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No change to rates, council looks to a new plan

South Wairarapa District Council chief executive Harry Wilson. PHOTO/EMILY IRELAND

Rates will not be re-set in South Wairarapa this financial year, despite a miscommunication of rates rises in the council’s Long-Term Plan [LTP] consultation document.

Instead, the LTP may be completely redone next year in the hopes of regaining the trust of ratepayers.

Alternatively, variations to the existing plan will be made.

The resolution to do so comes after more than two hours of discussions at a full council meeting on Wednesday, and three public meetings held in each South Wairarapa town this month.

In its LTP Consultation Document, published in March, SWDC indicated it needed to collect an extra 17.65 per cent in rates this financial year.

This contradicted the LTP, which stated the rates income for this financial year would be $19,921, an increase of 29.6 per cent on the year prior.

The council has since apologised for the miscommunication and said the difference resulted from the council borrowing $1.5 million last year to give ratepayers a rates holiday amid covid, while still continuing with its proposed programme of works.

Three options were considered by council on Wednesday, two of which would involve the resetting of rates.

Councillors decided to go with Option 3: “Making reductions in costs that do not significantly reduce levels of service via an amendment to the LTP to take effect next financial year”.

Discussions around the table were largely in favour of completely resetting the LTP though, which is still on the cards.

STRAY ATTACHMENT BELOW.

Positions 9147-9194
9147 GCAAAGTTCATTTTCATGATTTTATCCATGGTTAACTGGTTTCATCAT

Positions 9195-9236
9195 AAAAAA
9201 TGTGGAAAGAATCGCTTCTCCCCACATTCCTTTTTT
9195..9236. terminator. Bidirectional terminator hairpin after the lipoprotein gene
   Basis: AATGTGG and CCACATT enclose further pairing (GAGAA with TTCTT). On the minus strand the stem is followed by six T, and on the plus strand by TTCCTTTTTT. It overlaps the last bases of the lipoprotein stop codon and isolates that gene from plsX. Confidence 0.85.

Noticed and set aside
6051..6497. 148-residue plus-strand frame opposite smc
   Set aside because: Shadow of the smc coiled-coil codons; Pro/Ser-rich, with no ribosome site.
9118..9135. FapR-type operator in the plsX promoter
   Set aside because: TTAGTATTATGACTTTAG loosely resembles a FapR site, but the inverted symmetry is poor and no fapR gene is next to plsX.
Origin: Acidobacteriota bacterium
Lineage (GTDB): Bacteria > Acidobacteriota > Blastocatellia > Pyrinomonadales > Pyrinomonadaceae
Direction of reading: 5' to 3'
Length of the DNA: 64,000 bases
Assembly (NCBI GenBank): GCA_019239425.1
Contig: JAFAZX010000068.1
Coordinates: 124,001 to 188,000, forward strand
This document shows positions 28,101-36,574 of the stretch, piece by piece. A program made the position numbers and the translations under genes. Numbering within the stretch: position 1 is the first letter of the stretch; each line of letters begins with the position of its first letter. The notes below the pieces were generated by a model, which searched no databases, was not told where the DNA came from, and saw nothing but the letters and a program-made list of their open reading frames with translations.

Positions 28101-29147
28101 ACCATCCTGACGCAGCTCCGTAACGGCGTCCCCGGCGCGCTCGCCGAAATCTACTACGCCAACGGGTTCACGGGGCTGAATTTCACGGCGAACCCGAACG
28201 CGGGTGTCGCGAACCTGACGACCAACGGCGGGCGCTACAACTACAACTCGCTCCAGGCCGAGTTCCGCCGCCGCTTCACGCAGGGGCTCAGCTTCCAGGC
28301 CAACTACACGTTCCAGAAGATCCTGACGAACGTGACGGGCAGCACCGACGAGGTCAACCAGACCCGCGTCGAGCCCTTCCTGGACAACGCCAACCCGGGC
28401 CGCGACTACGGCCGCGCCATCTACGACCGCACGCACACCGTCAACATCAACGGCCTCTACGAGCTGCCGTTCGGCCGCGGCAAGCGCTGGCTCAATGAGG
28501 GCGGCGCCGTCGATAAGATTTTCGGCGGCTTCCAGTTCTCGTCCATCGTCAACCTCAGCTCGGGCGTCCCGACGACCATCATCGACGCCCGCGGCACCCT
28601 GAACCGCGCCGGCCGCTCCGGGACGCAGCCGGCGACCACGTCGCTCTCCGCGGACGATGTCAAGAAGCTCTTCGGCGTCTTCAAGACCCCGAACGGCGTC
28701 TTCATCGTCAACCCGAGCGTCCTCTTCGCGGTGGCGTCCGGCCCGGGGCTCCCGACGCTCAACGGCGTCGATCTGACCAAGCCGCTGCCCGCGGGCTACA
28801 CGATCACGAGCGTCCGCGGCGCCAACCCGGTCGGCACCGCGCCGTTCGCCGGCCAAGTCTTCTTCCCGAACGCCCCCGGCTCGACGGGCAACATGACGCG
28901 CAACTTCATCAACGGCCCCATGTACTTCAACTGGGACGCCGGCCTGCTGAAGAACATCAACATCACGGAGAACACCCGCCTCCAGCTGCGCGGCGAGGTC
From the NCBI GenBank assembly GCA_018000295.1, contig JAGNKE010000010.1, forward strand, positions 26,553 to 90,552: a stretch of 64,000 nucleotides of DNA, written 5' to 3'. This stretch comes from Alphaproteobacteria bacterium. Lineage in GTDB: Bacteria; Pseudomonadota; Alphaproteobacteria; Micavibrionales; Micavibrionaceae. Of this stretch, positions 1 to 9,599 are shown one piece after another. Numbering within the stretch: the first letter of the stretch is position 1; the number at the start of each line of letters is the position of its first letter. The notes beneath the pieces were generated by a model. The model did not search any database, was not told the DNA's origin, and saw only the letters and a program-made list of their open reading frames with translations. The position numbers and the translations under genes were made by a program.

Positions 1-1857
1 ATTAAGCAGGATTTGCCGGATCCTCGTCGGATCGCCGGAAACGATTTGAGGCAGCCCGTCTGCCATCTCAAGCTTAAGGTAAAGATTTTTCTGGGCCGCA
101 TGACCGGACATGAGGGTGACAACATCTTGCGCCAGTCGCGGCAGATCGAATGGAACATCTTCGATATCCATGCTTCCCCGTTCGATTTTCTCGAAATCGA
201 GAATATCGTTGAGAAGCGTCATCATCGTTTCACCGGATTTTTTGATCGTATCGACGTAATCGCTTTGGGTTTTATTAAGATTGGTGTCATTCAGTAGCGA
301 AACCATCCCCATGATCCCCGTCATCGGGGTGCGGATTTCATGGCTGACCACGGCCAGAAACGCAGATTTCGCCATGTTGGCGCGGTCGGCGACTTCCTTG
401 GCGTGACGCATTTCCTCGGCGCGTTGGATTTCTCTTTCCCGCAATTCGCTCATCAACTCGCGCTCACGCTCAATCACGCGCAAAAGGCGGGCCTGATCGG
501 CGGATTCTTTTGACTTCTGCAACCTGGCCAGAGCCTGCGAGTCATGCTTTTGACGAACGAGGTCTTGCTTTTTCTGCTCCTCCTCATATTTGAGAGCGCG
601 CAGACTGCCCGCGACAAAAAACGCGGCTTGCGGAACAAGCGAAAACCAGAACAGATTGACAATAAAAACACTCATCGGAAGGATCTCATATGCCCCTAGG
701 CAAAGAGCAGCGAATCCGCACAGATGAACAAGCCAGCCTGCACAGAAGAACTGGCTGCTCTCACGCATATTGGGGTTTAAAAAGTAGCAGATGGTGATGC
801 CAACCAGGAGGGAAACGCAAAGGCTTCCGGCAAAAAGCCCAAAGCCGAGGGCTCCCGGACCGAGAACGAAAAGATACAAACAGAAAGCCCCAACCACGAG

Jim Hedley.

Opening the meeting via Zoom was the public forum, at which ratepayer Jim Hedley stressed the council had lost the respect of its ratepayers as a result of the rates miscommunication.

Hedley has twice been ejected from the public forum in recent months for criticising council staff which breached the council’s standing orders.

“I just hope you have your finger close to the button Alex,” Hedley said to the mayor on Wednesday.

“Does that indicate you are going to be rude, offensive, or criticising of council staff or elected officials?,” Mayor Alex Beijen responded.

Hedley said, “I have always stated the truth”.

“One way of remedying this [rates] situation is perhaps looking at the salary of the CEO and the salary of the mayor and perhaps they would like to donate that back to the council to relieve the problem for ratepayers,” Hedley said.

“You also cut me off [last time] when I said you destroyed the reputation of the council.

“Have a look at what happened at the public meetings.

“[People] said quite clearly you had lost their respect.

“Just because you are a council does not give you respect.

“You have to earn that respect.”

Later in the meeting, after discussing potential cost savings, councillor Alistair Plimmer addressed the issue of the council’s reputation.

“The adjustments of saving $20k here and $5k there is not going to regain the confidence the public have for us.